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God of the Thunder! from whose cloudy seat

The fiery winds of Desolation flow : Father of vengeance ! that with purple feet,

Like a full wine-press, tread'st the world below: The embattled armies wait thy sign to slay, Nor spring's the beast of havoc on his prey, Nor withering Famine walks his blasted way,

Till thou the guilty land hast sealed for woe.

God of the Rainbow! at whose gracious sign

The billows of the proud their rage suppress :
Father of Mercies ! at one word of thine

An Eden blooms in the waste wilderness!
And fountains sparkle in the arid sands,
And timbrels ring in maidens' glancing hands,
And marble cities crown the laughing lands,

And pillared temples rise thy name to bless.

O’er Judah's land thy thunders broke, O Lord,

The chariots rattled o'er her sunken. gate,
Her sons were wasted by the Assyrian sword,

Even her foes wept to see her fallen state;
And heaps her ivory palaces became.
Her princes wore the captive's garb of shame,
Her temple sank amid the smouldering flame,

For thou didst ride the tempest cloud of fate.

O’er Judah’s land thy rainbow, Lord, shall beam,

And the sad City lift her crownless head;
And songs shall wake, and dancing footsteps gleam,

Where broods o'er fallen streets the silence of the dead.
The sun shall shine on Salem's gilded towers,
On Carmel's side our maidens cull the flowers,
To deck, at blushing eve, their bridal bowers,

And angel feet the glittering Sion tread.

Thy vengeance gave us to the stranger's hand,

And Abraham's children were led forth for slaves; With fettered steps we left our pleasant land,

Envying our fathers in their peaceful graves.
The stranger's bread with bitter tears we steep,
And when our weary eyes should sink to sleep,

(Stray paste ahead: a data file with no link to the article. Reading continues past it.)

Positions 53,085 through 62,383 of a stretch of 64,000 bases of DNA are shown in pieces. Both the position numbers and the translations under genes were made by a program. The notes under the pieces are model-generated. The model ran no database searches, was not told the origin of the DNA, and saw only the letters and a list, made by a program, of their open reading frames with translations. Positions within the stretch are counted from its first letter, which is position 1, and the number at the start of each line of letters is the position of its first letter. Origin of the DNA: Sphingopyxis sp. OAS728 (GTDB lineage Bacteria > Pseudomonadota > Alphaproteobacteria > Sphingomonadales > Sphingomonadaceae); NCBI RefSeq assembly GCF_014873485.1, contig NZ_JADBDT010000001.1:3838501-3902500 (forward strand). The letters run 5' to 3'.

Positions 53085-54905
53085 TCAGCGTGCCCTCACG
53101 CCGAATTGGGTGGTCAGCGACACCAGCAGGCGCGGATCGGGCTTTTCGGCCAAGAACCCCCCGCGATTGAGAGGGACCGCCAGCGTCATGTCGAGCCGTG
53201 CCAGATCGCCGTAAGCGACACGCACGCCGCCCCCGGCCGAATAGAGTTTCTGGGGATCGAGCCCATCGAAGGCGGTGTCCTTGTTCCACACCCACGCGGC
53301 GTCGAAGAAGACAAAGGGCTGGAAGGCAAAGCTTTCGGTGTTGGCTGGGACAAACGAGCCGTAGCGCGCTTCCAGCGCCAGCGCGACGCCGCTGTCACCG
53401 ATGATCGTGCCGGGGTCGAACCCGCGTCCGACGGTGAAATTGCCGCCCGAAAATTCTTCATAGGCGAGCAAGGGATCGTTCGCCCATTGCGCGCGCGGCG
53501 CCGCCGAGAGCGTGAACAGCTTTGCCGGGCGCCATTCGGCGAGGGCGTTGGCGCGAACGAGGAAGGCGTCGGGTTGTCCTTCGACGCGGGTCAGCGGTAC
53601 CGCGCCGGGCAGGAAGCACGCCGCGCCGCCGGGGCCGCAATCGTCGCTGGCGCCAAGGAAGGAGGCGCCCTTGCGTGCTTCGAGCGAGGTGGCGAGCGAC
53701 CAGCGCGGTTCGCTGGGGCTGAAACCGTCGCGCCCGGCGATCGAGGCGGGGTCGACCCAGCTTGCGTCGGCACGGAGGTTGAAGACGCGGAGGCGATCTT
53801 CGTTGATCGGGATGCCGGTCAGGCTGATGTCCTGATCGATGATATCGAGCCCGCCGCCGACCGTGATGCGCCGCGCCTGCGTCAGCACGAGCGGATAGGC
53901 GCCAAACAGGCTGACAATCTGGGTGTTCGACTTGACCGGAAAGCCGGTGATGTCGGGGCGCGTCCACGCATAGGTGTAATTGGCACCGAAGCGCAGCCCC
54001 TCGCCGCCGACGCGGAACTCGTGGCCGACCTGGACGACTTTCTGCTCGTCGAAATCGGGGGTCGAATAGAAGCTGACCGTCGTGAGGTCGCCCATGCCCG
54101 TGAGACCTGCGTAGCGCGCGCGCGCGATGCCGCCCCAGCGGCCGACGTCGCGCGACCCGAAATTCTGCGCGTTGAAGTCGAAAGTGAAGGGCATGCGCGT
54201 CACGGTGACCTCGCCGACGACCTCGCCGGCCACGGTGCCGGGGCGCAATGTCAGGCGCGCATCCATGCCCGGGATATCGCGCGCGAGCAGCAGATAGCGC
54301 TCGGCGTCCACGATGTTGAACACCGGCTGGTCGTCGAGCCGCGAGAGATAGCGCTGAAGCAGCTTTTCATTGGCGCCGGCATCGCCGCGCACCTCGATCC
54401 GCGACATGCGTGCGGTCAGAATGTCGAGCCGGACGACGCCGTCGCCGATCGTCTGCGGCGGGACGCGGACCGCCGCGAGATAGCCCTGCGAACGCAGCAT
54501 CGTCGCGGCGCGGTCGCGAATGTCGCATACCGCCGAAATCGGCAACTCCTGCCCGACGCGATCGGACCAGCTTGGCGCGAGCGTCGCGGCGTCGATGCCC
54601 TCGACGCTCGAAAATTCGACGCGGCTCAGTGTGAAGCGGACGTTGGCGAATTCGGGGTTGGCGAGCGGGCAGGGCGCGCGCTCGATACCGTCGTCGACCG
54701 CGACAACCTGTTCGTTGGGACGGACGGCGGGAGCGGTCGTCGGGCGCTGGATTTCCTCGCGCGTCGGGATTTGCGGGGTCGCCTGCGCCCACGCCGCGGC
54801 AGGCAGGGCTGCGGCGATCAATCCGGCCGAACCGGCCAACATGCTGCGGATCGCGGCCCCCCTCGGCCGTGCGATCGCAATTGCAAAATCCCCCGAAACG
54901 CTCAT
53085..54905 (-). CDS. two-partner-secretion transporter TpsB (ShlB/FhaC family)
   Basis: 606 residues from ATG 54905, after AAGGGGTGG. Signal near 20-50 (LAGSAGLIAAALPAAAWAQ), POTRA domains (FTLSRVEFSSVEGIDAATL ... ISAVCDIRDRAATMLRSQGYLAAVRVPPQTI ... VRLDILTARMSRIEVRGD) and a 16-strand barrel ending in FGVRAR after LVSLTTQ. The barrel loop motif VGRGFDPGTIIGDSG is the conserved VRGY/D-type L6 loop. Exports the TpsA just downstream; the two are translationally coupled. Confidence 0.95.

'Neath the mute' midnight we steal forth to weep,

Where the pale willows shade Euphrates' waves.

The born in sorrow shall bring forth in joy;

Thy mercy, Lord, shall lead thy children home; He that went forth a tender yearling boy,

Yet, ere he die, to Salem's streets shall come. And Canaan's vines for us their fruit shall bear, And Hermon's bees their honied stores prepare, And we shall kneel again in thankful prayer, Where, o'er the cherub-seated God, full blazed

th' irradiate dome.

Wolfe.

THE BURIAL OF SIR JOHN MOORE.

Not a drum was beard, not a funeral note,

As bis corse to the rampart we hurried ; Not a soldier discharged his farewell shot O'er the

grave

where our hero we buried.

We buried him darkly at dead of night,

The sods with our bayonets turning; By the struggling moonbeam's misty light,

And the lantern dimly burning.

No useless coffin inclosed his breast,

Nor in sheet or in shroud we wound him ; But he lay like a warrior taking his rest,

With his martial cloak around him,

Few and short were the prayers we said,

And we spoke not a word of sorrow;
But we stedfastly gazed on the face of the dead,

And we bitterly thought of the morrow.

We thought, as we hollowed his narrow bed,

And smoothed down his lonely pillow, That the foe and the stranger would tread o'er his head,

And we far away on the billow!

Lightly they'll talk of the spirit that's gone,

And o'er his cold ashes upbraid him,But little he'll reck, if they let him sleep on

In the grave where a Briton has laid him.

But half of our heavy task was done,

When the clock struck the hour for retiring ; And we heard the distant and random gun

That the foe was sullenly firing.

Slowly and sadly we laid him down,

From the field of his fame fresh and gory ; We carved not a line, and we raised not a stone,

But we left him alone with his glory!

STANZAS.

If I had thought thou couldst have died,

I might not weep for thee ;
But I forgot, when by thy side,

That thou couldst mortal be:
It never through my mind bad past,

That time would e'er be o'er,
And I on thee should look my last,

And thou shouldst smile no more !

And still upon that face I look,

And think 'twill smile again ;
And still the thought I will not brook,

That I must look in vain !
But when I speak, thou dost not say,

What thou ne'er left'st unsaid;
And now I feel, as well I may,

Sweet Mary! thou art dead !

If thou wouldst stay, e'en as thou art,

All cold and all serene
I still might press thy silent heart,

And where thy smiles have been ! While e'en thy chill, bleak corse I have,

Thou seemest still mine own; But there I lay thee in thy grave-

And I am now alone!

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